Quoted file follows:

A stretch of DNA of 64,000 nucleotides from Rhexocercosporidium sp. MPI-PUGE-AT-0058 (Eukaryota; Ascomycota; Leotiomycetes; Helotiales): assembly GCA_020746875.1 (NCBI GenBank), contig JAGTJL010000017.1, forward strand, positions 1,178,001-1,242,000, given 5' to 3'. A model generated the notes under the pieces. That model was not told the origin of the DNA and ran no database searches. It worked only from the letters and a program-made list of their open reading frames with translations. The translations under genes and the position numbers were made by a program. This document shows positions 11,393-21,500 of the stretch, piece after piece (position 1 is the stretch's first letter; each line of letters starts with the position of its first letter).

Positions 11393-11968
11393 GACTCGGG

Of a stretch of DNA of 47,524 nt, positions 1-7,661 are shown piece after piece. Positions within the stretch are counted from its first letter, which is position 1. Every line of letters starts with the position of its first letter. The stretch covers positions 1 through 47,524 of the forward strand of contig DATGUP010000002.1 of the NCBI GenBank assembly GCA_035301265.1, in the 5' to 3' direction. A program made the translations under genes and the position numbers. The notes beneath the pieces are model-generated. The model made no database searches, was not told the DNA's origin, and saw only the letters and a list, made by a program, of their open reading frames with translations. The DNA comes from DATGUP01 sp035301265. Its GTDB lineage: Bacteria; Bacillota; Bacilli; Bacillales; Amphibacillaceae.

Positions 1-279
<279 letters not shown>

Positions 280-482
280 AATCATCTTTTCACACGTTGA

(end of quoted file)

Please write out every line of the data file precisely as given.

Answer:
A stretch of DNA of 64,000 nucleotides from Rhexocercosporidium sp. MPI-PUGE-AT-0058 (Eukaryota; Ascomycota; Leotiomycetes; Helotiales): assembly GCA_020746875.1 (NCBI GenBank), contig JAGTJL010000017.1, forward strand, positions 1,178,001-1,242,000, given 5' to 3'. A model generated the notes under the pieces. That model was not told the origin of the DNA and ran no database searches. It worked only from the letters and a program-made list of their open reading frames with translations. The translations under genes and the position numbers were made by a program. This document shows positions 11,393-21,500 of the stretch, piece after piece (position 1 is the stretch's first letter; each line of letters starts with the position of its first letter).

Positions 11393-11968
11393 GACTCGGG

Of a stretch of DNA of 47,524 nt, positions 1-7,661 are shown piece after piece. Positions within the stretch are counted from its first letter, which is position 1. Every line of letters starts with the position of its first letter. The stretch covers positions 1 through 47,524 of the forward strand of contig DATGUP010000002.1 of the NCBI GenBank assembly GCA_035301265.1, in the 5' to 3' direction. A program made the translations under genes and the position numbers. The notes beneath the pieces are model-generated. The model made no database searches, was not told the DNA's origin, and saw only the letters and a list, made by a program, of their open reading frames with translations. The DNA comes from DATGUP01 sp035301265. Its GTDB lineage: Bacteria; Bacillota; Bacilli; Bacillales; Amphibacillaceae.

Positions 1-279
<279 letters not shown>

Positions 280-482
280 AATCATCTTTTCACACGTTGA